Teaching Kids About Holiday Giving With Stonyfield

My kids like Christmas. They have warm, secure lives in two decent homes and are fed well. They are fortunate. They know that I donate to various organizations (some combination of Planned Parenthood, local public radio, the Greater Boston Food Bank, Rosie’s Place, Home for Little Wanderers), plus we’ve been known to make care packages for people in the nearby homeless camp (socks, cookies, a little money, toothbrushes and toothpaste).

This year, I opted into a “pay it forward” campaign with Stonyfield; they sent me a $50 Visa gift card, and I got to decide where and how to spend it.

With the Stonyfield card, I talked to the kids about how we could “pay it forward.” Should we contribute to something global, such as Heifer International or Save the Children? To a national social justice organization, such as the Southern Poverty Law Center? Something more local, like the Greater Boston Food Bank? Something even closer to home, such as the Food for Free’s Cambridge Weekend Backpack Program, which recently suffered devastating budget cuts?

I explained each organization and what it does. Max chose the Cambridge Weekend Backpack Program. I think the idea of kids being hungry and not having enough food on the weekend was most relatable for him (he’s knows he is well fed and has all the snacks he wants and needs, but considering that some kids don’t have anything to eat on weekends struck a chord with him).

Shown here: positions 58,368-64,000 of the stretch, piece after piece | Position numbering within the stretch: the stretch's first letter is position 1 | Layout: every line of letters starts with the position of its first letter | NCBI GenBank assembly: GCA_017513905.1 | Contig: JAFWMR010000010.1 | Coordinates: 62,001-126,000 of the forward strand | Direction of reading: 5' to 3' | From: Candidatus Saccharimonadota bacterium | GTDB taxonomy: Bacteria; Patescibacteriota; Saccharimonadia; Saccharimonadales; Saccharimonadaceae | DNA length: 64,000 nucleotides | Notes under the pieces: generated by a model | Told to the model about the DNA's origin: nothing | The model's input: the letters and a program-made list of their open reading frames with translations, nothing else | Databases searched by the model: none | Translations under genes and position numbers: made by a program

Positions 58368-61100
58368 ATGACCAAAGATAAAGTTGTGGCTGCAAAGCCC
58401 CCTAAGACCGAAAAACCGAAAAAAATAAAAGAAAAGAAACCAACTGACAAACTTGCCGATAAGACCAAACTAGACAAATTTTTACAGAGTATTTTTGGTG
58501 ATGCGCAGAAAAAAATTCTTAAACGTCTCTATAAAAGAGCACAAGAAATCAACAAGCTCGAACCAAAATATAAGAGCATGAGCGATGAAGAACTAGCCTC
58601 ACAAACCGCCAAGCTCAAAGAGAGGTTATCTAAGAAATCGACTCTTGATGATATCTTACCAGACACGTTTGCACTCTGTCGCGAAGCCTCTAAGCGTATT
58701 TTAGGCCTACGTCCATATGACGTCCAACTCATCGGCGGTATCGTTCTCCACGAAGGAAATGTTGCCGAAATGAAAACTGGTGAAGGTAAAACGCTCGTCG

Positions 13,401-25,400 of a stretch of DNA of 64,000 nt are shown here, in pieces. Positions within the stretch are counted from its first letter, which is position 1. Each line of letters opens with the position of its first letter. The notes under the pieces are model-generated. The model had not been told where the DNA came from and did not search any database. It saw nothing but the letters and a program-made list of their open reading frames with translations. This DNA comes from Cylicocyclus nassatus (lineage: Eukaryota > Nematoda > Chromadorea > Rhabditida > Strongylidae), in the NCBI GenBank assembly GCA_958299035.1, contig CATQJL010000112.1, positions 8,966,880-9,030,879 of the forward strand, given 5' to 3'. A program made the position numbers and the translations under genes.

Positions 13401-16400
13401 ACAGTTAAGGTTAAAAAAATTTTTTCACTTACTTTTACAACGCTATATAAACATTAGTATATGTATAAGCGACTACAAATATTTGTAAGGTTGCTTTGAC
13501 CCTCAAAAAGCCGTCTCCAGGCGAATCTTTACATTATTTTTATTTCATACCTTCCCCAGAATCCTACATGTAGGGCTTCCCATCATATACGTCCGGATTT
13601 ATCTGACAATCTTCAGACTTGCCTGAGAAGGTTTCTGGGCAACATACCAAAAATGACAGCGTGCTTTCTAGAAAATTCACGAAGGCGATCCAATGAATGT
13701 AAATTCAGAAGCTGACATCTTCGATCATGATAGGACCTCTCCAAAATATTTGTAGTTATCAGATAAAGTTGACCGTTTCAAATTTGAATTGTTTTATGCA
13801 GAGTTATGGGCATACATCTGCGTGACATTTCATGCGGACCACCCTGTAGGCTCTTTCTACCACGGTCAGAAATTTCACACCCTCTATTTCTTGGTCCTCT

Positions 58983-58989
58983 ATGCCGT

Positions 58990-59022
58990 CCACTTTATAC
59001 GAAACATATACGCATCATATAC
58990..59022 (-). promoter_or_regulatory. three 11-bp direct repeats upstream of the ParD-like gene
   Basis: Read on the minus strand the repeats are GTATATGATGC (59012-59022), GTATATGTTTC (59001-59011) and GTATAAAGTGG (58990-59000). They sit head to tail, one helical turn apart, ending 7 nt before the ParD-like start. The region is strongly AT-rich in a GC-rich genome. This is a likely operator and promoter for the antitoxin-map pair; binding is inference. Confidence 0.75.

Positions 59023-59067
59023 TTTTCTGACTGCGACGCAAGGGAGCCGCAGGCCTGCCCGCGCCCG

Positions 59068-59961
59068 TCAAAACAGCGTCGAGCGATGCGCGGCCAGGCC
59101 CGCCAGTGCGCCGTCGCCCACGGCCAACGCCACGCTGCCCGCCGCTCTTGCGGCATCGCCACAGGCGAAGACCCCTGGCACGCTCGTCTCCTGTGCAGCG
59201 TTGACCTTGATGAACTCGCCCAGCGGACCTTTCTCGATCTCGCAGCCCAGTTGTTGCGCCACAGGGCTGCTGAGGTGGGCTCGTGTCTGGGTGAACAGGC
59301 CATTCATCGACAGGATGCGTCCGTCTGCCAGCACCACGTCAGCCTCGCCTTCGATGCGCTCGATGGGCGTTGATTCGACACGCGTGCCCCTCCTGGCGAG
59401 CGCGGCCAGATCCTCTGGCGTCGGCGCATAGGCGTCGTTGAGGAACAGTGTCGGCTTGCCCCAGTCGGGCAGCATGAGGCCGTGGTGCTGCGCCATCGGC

Before I could make the donation, an “Urgent!” email came from our school PTO. Every year our school has a Giving Tree with tags marked with item, size, and price, so that everyone our town who celebrates Christmas can have gifts under the tree. You take a tag, buy the specific item, and leave it in a box under the tree. This  year, at deadline time, there were still a few unclaimed tags. I read aloud the options to my children: sneakers and shoes in various kid sizes, a toy helicopter, a toy jet, a jacket.

Oh, whoa. Every kid should have adequate footwear and cold-weather gear and a dream toy. I told my kids about the tags. I suggested we consider giving to this, too. The boys decided on the size 12 boy’s sneakers, which were $40, and we all decided we would use the other $10 for the backpack program in Cambridge (which, thankfully, has received a lot of donations since the announcement of the budget cuts).

Thanks, Stonyfield, for the opportunity to “pay it forward” this year. And I love that my kids got to consider different options for spending and choose the ones they could relate to.

Happy late December, all! And happy holidays, too, if you have a holiday to celebrate soon!

 

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